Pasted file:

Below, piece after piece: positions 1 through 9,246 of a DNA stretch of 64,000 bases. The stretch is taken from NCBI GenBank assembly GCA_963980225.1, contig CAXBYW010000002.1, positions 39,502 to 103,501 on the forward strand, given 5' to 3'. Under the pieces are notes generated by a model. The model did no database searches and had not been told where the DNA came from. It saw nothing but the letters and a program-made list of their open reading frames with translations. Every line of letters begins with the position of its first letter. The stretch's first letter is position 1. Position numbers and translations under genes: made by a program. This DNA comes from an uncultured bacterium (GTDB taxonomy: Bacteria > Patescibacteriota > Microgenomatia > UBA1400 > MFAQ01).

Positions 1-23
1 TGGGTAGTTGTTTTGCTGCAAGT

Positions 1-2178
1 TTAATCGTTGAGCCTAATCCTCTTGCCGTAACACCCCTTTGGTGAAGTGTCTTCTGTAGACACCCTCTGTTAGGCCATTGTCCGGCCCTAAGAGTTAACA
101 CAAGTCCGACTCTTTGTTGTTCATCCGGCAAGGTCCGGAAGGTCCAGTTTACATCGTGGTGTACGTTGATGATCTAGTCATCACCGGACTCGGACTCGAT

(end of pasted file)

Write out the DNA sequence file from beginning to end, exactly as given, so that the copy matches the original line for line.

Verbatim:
Below, piece after piece: positions 1 through 9,246 of a DNA stretch of 64,000 bases. The stretch is taken from NCBI GenBank assembly GCA_963980225.1, contig CAXBYW010000002.1, positions 39,502 to 103,501 on the forward strand, given 5' to 3'. Under the pieces are notes generated by a model. The model did no database searches and had not been told where the DNA came from. It saw nothing but the letters and a program-made list of their open reading frames with translations. Every line of letters begins with the position of its first letter. The stretch's first letter is position 1. Position numbers and translations under genes: made by a program. This DNA comes from an uncultured bacterium (GTDB taxonomy: Bacteria > Patescibacteriota > Microgenomatia > UBA1400 > MFAQ01).

Positions 1-23
1 TGGGTAGTTGTTTTGCTGCAAGT

Positions 1-2178
1 TTAATCGTTGAGCCTAATCCTCTTGCCGTAACACCCCTTTGGTGAAGTGTCTTCTGTAGACACCCTCTGTTAGGCCATTGTCCGGCCCTAAGAGTTAACA
101 CAAGTCCGACTCTTTGTTGTTCATCCGGCAAGGTCCGGAAGGTCCAGTTTACATCGTGGTGTACGTTGATGATCTAGTCATCACCGGACTCGGACTCGAT